The American Bar Association published an interesting article in its “Probate & Property” online magazine written by attorney Karen S. Gerstner of Houston, Texas entitled “A Message to Clients . . . Avoiding Probate Court Litigation“. The material Ms. Gerstner discusses applies to probates in California as well.
Here is an excerpt of her article:
“How to Avoid Probate Litigation
“Don’t do things that could cause serious legal consequences without first discussing them with legal or other advisors. Come in for a “check up” on a regular basis and be prepared to discuss every issue and concern. Follow through on necessary “homework” such as account titling and beneficiary designation matters (see above). Plan ahead for possible mental incapacity by having the appropriate documents in place. Make sure the persons appointed to fiduciary positions are completely trustworthy and responsible.
“If a nonstandard estate plan is being implemented, use stronger techniques (such as a funded living trust) and additional provisions (such as a “no contest” clause). Consider creating a “will wall”: a series of wills executed over a lengthy period of time, designed to make it undesirable for a relative who the client wishes to “cut out” (or treat less favorably) to contest the will, so that if the last will is successfully contested, the contestant will still have to contest the prior will, which, through advance planning, would have been prepared to provide even less generous gifts to the contestant than the last will (and so on).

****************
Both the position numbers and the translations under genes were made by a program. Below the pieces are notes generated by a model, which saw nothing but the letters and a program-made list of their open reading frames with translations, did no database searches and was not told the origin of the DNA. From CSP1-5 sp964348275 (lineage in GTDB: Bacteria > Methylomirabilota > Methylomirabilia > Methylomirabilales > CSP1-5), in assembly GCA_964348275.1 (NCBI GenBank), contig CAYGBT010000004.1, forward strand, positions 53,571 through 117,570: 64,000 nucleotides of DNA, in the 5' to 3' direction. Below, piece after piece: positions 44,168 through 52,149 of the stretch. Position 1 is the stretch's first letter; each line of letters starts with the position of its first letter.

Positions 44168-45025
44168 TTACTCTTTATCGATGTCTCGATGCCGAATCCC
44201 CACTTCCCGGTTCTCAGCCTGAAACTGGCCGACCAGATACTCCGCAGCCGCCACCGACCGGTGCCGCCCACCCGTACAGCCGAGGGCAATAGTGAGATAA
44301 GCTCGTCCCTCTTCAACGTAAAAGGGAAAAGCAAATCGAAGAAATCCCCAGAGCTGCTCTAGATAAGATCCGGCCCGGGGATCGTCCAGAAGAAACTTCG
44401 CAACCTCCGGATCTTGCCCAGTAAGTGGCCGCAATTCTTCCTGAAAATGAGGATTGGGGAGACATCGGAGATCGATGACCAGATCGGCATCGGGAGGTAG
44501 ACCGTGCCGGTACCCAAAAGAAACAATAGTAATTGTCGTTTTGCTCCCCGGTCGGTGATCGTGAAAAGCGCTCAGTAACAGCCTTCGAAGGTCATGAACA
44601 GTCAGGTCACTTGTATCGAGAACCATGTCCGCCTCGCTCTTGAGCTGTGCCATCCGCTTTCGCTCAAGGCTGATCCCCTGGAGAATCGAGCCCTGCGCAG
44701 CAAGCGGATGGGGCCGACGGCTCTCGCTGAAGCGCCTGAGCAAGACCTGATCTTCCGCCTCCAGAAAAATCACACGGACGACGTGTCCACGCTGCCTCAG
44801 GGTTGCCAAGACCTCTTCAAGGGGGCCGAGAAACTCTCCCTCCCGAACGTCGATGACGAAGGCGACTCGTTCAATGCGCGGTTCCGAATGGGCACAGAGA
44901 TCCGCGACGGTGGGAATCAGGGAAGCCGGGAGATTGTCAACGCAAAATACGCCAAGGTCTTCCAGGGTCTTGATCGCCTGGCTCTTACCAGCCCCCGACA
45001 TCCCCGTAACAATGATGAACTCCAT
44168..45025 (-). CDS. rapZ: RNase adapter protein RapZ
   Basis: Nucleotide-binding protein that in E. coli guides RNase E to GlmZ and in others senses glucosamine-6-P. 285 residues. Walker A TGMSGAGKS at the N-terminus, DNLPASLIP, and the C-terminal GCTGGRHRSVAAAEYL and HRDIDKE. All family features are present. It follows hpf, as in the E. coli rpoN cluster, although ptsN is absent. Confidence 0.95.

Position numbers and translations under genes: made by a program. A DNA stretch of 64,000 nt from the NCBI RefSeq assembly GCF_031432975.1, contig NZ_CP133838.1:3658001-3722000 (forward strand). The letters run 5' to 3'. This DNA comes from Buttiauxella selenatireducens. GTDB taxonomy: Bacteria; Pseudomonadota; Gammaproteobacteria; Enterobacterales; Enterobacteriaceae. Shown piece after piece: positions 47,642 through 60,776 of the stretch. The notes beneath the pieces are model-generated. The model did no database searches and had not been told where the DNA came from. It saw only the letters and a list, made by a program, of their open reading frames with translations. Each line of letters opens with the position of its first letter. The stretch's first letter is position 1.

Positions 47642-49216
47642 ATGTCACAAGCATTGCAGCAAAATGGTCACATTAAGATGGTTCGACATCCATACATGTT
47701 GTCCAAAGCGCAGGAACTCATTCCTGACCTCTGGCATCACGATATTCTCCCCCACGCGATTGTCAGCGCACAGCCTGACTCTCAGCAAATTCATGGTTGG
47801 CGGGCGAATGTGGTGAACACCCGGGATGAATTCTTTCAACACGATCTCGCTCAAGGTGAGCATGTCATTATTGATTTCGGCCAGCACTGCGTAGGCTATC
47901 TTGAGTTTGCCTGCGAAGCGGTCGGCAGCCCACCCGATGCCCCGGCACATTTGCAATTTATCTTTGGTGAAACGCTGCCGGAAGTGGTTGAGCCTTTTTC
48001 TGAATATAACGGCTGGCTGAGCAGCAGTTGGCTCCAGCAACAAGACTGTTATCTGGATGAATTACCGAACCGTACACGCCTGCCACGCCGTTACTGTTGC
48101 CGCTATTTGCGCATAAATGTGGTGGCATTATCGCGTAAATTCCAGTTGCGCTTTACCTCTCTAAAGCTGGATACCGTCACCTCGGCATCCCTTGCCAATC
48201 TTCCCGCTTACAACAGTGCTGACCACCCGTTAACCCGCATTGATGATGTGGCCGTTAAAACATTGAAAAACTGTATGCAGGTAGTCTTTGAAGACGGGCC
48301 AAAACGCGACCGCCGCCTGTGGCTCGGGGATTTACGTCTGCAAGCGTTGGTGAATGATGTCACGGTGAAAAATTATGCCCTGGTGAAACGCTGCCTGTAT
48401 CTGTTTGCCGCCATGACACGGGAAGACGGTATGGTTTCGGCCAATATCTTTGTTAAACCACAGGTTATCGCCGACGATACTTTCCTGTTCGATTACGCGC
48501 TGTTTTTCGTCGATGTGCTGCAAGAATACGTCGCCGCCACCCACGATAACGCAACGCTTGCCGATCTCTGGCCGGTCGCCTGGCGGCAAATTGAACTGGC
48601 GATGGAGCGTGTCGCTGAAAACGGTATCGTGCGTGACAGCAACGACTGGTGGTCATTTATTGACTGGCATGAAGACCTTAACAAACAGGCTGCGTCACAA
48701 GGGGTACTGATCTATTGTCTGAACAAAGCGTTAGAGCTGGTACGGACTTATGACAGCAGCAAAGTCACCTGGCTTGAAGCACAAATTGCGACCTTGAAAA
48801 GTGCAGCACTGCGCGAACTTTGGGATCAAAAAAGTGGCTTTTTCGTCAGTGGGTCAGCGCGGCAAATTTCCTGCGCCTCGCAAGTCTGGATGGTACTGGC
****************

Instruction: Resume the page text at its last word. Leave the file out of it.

“In discussions with family members, the client should explain the reasons for the plan being implemented, although the client will need to be careful to state the reasons in a way that is calm and rational (“incendiary” statements will only add fuel to the fire and could be detrimental in a will contest).
“Not all probate litigation can be prevented, of course, but a large portion of probate litigation can be prevented by good planning. Good planning is what estate planning is all about.”
If you have probate litigation questions, please call attorney Mitchell A. Port for probate help.